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Awards: National Book Award; American Book Award

Character names/descriptions: Miss Rumphius, who has three goals in life: to travel, to live by the sea when she is old and to make the world more beautiful.

Personal Thoughts: I love the illustrations in this book. As well as, the ideas of broadening your horizons through travel and of trying to make the world more beautiful.

High interest annotation: Miss Rumphius has adventures traveling the world and then lives by the sea, but how will she fulfill her promise to her Grandfather to make the world more beautiful

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The Adventures of Tintin

Bibliographic information: Herge: The Adventures of Tintin: http://us.tintin.com/

Brief description: This website features a variety of information on the comic book character Tintin and his many adventures across various medias, such as books, films, cartoons and games. There is a section about all the Tintin books, which includes a summary of each story, key and supporting characters and pictures. There is also a section of the website about the characters that features more in depth information about each one, including the real life inspiration behind the character, fun facts, the titles of stories they appear in and an overview of their traits and qualities. There is another tab with information about how Tintin began and his author. The News and Happenings section tells about all Tintin related news and events. Then there is the Tintin store with numerous Tintin memorabilia and products. The last link is to the Tintin movie.

Qualitative  analysis: There are a series of Tintin books, so some knowledge of the characters is helpful, but not necessary for understanding. For those who want to find out more about the characters, the website features information about key characters, so there should not be a gap in understanding for those with no prior knowledge of the series. There is distance between readers’ experiences and those of the text; however there is plenty of explanation to bridge the gap. There is a wide array of text features to aid in comprehension, such as changes in font, notes, graphics, etc that compete for the readers attention. The visuals are used to augment and illustrate information in the text. The vocabulary is mostly contemporary and familiar. The language used, closely adheres to the readers linguistic base. There may be some dated phrases that readers are unfamiliar with, but they are easily understood in context.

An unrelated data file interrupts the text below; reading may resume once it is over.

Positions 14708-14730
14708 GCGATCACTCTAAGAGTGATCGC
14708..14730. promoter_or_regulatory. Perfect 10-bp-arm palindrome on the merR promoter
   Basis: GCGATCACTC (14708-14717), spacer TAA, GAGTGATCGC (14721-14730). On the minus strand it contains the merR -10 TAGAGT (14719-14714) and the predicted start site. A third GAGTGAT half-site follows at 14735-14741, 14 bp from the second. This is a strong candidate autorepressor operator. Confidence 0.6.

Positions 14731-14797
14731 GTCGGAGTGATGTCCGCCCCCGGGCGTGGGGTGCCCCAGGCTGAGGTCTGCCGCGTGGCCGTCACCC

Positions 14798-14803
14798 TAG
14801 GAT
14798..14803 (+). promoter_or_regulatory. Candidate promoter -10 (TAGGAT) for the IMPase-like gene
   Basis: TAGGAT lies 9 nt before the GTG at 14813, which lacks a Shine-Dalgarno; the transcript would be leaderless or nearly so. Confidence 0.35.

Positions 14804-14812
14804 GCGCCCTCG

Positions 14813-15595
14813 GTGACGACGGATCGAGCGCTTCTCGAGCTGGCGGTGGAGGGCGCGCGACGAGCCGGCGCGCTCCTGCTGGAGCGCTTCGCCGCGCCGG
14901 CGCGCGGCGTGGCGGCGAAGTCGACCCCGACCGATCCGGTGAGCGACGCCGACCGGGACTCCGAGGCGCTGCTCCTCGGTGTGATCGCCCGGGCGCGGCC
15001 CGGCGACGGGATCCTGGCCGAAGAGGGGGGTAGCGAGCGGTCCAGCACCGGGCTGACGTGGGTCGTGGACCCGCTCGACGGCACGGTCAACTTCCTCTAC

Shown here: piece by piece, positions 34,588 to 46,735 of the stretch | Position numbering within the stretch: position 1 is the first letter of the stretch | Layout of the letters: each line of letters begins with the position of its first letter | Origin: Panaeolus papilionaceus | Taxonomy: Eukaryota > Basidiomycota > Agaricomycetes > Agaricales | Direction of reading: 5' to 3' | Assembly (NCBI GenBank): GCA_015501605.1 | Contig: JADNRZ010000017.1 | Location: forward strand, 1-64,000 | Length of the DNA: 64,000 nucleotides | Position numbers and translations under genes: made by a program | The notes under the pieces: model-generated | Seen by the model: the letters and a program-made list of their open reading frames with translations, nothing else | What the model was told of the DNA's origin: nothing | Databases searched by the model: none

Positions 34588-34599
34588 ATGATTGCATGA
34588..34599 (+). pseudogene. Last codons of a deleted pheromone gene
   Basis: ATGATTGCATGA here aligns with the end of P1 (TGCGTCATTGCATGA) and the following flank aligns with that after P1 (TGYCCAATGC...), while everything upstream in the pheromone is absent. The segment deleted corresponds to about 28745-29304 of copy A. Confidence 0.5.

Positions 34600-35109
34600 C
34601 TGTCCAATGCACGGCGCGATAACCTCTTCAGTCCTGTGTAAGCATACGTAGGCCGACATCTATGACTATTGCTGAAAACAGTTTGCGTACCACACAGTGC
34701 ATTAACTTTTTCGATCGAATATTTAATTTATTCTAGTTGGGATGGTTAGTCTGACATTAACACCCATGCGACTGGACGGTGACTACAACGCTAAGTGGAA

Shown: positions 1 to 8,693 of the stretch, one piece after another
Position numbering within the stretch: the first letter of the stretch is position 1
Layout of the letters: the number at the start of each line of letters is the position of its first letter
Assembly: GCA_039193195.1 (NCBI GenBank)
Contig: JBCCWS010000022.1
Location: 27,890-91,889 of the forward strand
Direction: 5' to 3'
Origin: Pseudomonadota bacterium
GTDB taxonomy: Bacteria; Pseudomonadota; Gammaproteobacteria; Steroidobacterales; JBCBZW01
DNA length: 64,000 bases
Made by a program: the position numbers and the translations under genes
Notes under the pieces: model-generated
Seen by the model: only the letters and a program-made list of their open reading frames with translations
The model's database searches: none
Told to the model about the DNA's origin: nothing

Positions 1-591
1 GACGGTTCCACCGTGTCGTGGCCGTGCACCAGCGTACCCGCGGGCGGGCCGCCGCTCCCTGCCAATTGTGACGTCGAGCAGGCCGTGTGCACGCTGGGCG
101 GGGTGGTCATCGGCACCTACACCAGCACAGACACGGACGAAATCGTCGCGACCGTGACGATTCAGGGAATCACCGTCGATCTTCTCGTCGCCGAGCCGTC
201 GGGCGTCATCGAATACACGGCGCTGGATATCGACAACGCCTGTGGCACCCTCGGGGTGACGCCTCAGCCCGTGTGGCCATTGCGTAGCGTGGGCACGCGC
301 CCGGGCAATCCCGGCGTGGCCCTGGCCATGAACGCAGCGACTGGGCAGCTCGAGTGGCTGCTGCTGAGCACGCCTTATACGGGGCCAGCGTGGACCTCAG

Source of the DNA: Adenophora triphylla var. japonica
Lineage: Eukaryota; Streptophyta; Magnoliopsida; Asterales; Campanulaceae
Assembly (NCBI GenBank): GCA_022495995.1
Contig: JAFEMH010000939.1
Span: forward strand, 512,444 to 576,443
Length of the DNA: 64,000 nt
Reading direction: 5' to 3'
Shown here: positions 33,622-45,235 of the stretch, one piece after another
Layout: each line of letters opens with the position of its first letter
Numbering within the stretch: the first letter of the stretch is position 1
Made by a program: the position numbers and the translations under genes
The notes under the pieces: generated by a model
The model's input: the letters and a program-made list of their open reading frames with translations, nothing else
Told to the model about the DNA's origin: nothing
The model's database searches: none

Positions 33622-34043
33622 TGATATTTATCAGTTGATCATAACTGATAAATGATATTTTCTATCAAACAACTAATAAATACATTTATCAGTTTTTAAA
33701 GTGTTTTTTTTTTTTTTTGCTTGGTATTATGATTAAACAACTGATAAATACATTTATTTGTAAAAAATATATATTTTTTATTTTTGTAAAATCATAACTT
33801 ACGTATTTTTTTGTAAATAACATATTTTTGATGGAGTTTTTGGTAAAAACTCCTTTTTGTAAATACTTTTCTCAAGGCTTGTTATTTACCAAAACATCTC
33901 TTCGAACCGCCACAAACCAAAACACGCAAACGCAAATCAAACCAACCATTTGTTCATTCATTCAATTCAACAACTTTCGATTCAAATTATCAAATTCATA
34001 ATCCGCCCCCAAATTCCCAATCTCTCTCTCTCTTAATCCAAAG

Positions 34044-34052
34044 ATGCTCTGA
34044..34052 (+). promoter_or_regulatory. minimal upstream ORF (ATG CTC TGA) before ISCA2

Subject area: History, Language Arts

Personal thoughts: I found this site when looking for resources for my French class. The French version is a little better, but I still like the English version too. I think these websites that feature characters in various media are great for engaging reluctant readers. I also like the little tutorial on how to draw Tintin, though mine didn’t turn out so well.

Subjects/themes: adventures, Tintin

Series information: The Adventures of Tintin

Character names/descriptions: Tintin is a journalist who travels the world to uncover the truth (and help save the day).

High interest annotation: Join Tintin on his many adventures around the globe, as he investigates and makes his own headlines.

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The Wanderer

Bibliographic Information: Creech, Sharon. (2000). The Wanderer. New York: Joanna Cotler Books.